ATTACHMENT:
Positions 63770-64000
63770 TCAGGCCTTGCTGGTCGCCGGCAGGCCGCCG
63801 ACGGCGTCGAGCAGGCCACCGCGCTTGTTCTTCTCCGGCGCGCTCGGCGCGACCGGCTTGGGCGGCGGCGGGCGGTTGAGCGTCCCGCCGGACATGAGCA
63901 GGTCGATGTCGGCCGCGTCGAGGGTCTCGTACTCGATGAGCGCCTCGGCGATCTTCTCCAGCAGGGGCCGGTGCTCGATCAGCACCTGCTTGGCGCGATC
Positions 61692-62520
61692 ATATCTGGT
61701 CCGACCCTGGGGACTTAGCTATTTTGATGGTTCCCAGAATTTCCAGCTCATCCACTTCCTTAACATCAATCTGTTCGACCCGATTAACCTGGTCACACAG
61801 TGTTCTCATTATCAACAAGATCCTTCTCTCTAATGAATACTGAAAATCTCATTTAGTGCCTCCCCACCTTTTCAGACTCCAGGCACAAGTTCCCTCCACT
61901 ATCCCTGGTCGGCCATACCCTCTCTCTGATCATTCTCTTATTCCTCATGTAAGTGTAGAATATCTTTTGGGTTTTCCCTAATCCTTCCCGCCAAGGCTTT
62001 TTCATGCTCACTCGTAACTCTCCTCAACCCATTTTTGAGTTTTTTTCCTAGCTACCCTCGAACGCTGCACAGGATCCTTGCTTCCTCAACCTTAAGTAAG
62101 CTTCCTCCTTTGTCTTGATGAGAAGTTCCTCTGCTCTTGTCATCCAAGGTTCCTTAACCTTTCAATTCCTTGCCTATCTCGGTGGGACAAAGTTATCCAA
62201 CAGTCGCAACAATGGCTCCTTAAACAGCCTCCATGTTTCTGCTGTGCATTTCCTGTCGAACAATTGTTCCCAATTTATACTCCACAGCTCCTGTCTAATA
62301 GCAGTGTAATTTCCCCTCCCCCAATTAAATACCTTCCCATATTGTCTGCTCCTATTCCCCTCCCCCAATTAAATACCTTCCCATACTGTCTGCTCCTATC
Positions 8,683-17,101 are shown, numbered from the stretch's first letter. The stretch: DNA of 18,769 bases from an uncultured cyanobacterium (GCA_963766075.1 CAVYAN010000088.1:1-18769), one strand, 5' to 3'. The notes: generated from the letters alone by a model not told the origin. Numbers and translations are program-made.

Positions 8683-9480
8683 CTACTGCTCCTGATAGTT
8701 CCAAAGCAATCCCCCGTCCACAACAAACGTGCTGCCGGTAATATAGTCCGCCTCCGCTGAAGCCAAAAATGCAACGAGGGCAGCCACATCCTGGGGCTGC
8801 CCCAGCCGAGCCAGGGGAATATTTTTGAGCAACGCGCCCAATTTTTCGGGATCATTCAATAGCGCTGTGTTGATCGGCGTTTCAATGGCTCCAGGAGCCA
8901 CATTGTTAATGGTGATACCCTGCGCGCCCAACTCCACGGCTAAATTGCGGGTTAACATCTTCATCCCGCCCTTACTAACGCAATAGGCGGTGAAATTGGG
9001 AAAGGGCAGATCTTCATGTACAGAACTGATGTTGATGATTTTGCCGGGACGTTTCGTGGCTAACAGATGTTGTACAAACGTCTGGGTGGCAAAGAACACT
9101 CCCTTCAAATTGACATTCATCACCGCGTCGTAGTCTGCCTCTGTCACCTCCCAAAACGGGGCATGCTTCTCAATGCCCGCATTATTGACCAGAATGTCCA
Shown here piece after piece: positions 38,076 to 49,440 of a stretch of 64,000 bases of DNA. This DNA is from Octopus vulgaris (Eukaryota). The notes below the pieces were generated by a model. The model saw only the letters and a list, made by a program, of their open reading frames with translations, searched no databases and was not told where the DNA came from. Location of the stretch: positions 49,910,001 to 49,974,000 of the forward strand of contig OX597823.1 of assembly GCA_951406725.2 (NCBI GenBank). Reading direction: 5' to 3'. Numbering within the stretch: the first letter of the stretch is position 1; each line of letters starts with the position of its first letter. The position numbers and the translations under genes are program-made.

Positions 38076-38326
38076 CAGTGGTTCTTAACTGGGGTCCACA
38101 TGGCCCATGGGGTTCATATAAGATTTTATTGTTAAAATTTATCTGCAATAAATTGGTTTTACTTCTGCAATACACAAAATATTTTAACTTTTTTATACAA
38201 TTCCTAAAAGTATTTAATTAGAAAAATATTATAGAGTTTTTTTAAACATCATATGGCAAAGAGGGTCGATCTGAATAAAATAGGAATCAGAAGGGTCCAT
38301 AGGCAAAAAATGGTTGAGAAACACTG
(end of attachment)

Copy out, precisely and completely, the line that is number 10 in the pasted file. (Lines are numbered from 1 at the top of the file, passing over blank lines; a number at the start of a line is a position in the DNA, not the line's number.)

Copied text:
62001 TTCATGCTCACTCGTAACTCTCCTCAACCCATTTTTGAGTTTTTTTCCTAGCTACCCTCGAACGCTGCACAGGATCCTTGCTTCCTCAACCTTAAGTAAG